WRAP looks to lift the gypsum curse

Old plasterboard is to be given a new lease of life as a leading recycling organisation explores opportunities for the all-to-common cast off of the building industry.

Gypsum curse - huge quantities of plasterboard are currently winding up as waste

Gypsum curse - huge quantities of plasterboard are currently winding up as waste

Huge quantities of material from demolition and construction are dumped into the UK's landfills every year and plasterboard makes up a significant chunk of that mountain of rubble.

Now, with funding from Defra and devolved administrations of Scotland, Wales and Northern Ireland, the Waste & Resources Action Programme (WRAP) has started work on stimulating the market for the gypsum-based waste.

The aim of WRAP's three-year Plasterboard Programme is to support the separation, collection and reprocessing of used board together with a wide range of market development mechanisms.

During the first year, it will focus on the development of both existing and new recycling processes as well as expanding the range of commercially viable end uses.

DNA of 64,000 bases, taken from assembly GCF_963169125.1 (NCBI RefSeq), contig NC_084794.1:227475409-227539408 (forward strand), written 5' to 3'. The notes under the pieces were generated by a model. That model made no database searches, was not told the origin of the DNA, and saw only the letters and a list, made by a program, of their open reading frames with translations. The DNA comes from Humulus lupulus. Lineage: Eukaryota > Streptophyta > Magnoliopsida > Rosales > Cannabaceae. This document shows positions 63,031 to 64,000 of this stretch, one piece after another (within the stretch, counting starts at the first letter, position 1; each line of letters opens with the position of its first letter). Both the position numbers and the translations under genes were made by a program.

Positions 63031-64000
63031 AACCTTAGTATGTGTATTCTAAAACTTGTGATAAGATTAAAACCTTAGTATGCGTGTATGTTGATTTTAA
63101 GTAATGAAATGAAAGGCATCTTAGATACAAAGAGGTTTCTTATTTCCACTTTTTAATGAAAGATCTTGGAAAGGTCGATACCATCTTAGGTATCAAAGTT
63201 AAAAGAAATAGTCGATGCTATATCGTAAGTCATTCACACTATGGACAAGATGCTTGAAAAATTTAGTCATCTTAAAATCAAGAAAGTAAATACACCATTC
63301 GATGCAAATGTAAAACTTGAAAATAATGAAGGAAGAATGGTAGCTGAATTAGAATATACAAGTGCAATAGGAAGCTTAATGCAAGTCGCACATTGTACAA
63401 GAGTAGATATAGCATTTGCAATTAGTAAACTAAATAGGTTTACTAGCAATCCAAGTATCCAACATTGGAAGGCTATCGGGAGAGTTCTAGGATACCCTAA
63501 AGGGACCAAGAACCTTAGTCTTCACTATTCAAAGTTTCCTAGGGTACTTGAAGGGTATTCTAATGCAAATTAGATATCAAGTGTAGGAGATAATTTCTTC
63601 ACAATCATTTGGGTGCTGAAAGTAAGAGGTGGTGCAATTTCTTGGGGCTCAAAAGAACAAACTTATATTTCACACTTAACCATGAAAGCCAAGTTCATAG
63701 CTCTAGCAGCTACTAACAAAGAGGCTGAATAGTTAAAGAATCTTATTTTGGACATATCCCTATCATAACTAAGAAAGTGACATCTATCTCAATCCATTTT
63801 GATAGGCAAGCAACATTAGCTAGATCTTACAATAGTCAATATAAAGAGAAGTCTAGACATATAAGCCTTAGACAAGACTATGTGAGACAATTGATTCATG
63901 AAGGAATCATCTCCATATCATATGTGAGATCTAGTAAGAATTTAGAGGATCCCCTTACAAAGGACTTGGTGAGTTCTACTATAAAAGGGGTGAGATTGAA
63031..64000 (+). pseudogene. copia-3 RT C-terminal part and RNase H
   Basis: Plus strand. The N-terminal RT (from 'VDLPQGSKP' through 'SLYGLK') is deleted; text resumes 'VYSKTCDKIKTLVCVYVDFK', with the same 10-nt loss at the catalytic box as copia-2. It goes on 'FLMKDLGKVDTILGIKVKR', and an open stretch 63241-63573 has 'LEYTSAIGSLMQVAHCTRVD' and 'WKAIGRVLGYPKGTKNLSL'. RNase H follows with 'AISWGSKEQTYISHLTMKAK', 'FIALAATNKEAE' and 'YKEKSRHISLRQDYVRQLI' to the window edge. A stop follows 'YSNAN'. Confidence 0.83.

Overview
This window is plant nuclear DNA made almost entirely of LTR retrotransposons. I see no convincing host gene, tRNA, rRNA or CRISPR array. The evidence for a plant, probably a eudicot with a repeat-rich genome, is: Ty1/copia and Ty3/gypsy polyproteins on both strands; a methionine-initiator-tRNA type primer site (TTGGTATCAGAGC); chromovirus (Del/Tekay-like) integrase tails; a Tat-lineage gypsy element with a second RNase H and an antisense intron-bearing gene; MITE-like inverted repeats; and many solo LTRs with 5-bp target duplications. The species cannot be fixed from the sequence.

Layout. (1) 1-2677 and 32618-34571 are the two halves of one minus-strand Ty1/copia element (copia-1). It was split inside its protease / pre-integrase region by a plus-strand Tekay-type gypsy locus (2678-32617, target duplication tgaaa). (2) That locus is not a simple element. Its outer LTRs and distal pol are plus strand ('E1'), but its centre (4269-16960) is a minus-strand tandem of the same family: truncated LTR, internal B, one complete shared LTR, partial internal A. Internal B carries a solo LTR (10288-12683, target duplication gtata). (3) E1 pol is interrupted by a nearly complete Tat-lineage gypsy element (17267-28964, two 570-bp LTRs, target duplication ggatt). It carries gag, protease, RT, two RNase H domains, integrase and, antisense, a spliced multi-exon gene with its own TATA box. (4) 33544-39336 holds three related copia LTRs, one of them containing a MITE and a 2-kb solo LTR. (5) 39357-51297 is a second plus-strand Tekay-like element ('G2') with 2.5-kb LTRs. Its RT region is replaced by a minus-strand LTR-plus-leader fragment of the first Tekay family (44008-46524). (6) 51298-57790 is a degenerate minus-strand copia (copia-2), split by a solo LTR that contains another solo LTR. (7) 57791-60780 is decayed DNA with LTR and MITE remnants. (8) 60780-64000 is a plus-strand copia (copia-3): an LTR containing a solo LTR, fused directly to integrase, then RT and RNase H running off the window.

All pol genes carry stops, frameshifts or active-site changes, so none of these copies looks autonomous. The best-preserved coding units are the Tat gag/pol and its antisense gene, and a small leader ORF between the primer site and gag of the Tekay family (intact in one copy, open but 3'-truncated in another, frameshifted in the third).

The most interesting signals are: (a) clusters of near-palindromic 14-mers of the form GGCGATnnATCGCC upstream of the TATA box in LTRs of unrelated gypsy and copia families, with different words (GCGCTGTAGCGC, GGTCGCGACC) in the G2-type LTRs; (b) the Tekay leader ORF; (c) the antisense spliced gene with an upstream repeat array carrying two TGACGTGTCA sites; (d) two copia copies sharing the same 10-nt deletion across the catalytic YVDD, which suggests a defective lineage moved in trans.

In the next few weeks, a tender competition for R&D projects, operational trials and demonstration projects will be launched to explore the opportunities for recycled gypsum.

The mineral is extensively used as a fertiliser as well as in plaster and WRAP is hoping to identify a number of different applications in construction and agriculture, as well as examining opportunities for more efficient collection and segregation.

It has also begun setting up a plasterboard forum to improve communication between all those involved in the industry.

"We have to understand the needs and concerns of the supply chain, and the establishment of an effective stakeholder forum has been a priority for WRAP," said the programme's director of materials Liz Goodwin.

"Consultation will be essential to the delivery of sustainable recycling solutions for gypsum waste in future."

By Sam Bond



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